Python on a Raspberry Pi using VS Code

Jim Bennett | Apr 2, 2019

I’ve recently been playing with a Raspberry Pi with the aim of learning Python. These are great little computers and have been an amazing success, selling 19 million as of March 2018, and kids everywhere are using them to learn to code with Scratch and Python.

The IDE for Python that is shipped by default is IDLE. This is a great IDE that comes as part of the standard Python install - it has an interactive shell and file editor, debugger and everything you need. It’s good enough, but not quite on par with the world class editor that is Visual Studio Code.

Currently there aren’t any official builds for VS Code for ARM processors, although there is a request for it on GitHub. Please head to this link and upvote it:

There is however a community build, courtesy of Jay Rodgers. You can find the installation instructions on, but I’ve found that these instructions don’t work due to an issue with the GPG key. There is a workaround!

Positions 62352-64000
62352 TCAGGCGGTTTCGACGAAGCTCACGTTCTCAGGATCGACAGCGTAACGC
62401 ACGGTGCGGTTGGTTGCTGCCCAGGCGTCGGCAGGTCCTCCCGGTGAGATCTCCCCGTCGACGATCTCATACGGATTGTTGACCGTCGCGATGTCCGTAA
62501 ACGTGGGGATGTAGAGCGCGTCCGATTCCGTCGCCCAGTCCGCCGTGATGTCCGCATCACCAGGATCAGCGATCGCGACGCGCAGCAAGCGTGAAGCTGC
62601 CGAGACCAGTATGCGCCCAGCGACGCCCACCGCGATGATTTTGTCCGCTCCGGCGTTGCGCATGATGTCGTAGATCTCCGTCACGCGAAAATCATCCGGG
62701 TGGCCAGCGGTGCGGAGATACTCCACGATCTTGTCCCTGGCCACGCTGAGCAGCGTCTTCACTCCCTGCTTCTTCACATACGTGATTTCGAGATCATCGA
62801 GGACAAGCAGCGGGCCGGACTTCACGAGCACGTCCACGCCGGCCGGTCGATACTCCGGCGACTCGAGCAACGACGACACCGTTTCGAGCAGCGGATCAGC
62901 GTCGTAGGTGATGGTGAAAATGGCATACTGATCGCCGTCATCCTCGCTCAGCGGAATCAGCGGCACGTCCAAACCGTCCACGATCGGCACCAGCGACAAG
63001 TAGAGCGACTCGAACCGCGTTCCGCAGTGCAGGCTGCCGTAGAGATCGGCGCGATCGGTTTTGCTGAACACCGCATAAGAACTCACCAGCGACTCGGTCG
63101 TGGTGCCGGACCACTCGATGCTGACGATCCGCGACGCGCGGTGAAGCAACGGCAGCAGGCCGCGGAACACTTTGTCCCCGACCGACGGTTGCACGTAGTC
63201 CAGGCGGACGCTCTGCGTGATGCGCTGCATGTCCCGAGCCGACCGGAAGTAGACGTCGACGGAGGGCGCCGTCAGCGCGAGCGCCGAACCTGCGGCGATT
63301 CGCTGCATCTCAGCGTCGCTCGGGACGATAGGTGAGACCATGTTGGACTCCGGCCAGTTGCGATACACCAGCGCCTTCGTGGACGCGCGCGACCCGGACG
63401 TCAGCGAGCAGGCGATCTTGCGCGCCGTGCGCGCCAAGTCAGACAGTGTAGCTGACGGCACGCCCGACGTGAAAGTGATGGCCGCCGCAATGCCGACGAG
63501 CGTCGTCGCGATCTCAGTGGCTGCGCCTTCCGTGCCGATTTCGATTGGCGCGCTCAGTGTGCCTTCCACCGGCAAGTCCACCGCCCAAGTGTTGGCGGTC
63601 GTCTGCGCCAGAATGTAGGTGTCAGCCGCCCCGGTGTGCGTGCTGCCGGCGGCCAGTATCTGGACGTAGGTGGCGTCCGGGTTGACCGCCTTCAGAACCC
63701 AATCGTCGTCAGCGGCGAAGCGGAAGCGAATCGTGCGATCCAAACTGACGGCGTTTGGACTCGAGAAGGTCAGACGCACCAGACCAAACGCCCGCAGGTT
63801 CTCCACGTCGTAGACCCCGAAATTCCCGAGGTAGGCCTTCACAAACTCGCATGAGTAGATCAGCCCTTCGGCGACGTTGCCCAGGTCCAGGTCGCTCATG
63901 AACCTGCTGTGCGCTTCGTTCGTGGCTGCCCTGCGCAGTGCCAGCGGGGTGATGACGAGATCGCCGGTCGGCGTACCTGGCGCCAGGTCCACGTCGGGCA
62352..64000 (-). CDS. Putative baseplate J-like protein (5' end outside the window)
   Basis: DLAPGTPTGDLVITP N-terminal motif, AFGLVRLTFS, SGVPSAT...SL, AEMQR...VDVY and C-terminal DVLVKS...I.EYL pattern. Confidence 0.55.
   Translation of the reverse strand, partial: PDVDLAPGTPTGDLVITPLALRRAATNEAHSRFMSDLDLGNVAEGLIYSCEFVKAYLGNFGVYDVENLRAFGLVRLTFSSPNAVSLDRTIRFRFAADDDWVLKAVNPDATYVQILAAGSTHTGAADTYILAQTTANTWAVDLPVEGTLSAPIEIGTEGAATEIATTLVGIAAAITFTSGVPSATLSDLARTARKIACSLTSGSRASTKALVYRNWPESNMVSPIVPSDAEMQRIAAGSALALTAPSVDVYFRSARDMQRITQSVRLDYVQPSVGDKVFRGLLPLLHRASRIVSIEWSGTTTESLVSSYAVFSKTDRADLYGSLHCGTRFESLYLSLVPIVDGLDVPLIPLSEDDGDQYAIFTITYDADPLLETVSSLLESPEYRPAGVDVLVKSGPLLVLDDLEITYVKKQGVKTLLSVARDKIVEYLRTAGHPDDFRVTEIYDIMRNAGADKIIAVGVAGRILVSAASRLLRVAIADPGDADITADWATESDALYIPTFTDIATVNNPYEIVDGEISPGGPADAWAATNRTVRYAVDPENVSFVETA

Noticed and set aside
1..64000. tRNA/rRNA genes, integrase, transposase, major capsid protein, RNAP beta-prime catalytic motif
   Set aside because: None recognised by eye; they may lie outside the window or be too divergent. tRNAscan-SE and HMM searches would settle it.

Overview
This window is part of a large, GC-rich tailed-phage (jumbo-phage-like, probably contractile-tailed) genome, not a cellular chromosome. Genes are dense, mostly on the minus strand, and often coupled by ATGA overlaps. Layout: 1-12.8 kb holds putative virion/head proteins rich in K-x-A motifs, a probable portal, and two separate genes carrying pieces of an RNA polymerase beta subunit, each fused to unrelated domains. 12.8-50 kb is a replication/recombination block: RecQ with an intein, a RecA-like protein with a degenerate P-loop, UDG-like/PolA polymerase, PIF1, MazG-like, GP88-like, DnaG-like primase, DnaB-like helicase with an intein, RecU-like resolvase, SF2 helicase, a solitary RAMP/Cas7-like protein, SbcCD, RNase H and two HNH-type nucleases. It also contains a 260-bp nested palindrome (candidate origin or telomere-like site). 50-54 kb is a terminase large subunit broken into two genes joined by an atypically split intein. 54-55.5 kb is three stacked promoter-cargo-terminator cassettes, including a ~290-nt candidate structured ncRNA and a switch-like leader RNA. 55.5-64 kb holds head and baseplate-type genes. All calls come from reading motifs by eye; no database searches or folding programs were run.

To get the GPG key installed, launch a terminal and enter the following commands.

sudo apt-key add gpgkey

Once done, you can run the installer script. Enter sudo mode using:

sudo -s

Then run the installer:

. <( wget -O - )

This will install a non-VS branded version of code. The lack of Visual Studio branding is intentional - the code is open source, but the logos are copyright Microsoft. This means that a community build can’t use these icons. You can launch this from the menu, Raspberry->Programming->Code - OSS (Headmelted).

There is an issue with v1.32. It will launch, but not run properly. The fix is to rollback to an earlier version, v1.29. To do this, run this command:

apt-get install code-oss=1.29.0-1539702286

This rolls back to an earlier version. This does mean if you run apt-get update at a later date the latest version will be installed, breaking it again. To stop this happening, you can lock the version using:

apt-mark hold code-oss

Once a fix has been released, you can remove the version lock with:

apt-mark unhold code-oss

Once you launch code you will be able to install the extensions you need. In my case, I wanted the Python extension.

Quick restart later and I’m up and running with a full Python environment inside VS Code, with a full debugger and all the goodies I could ever want!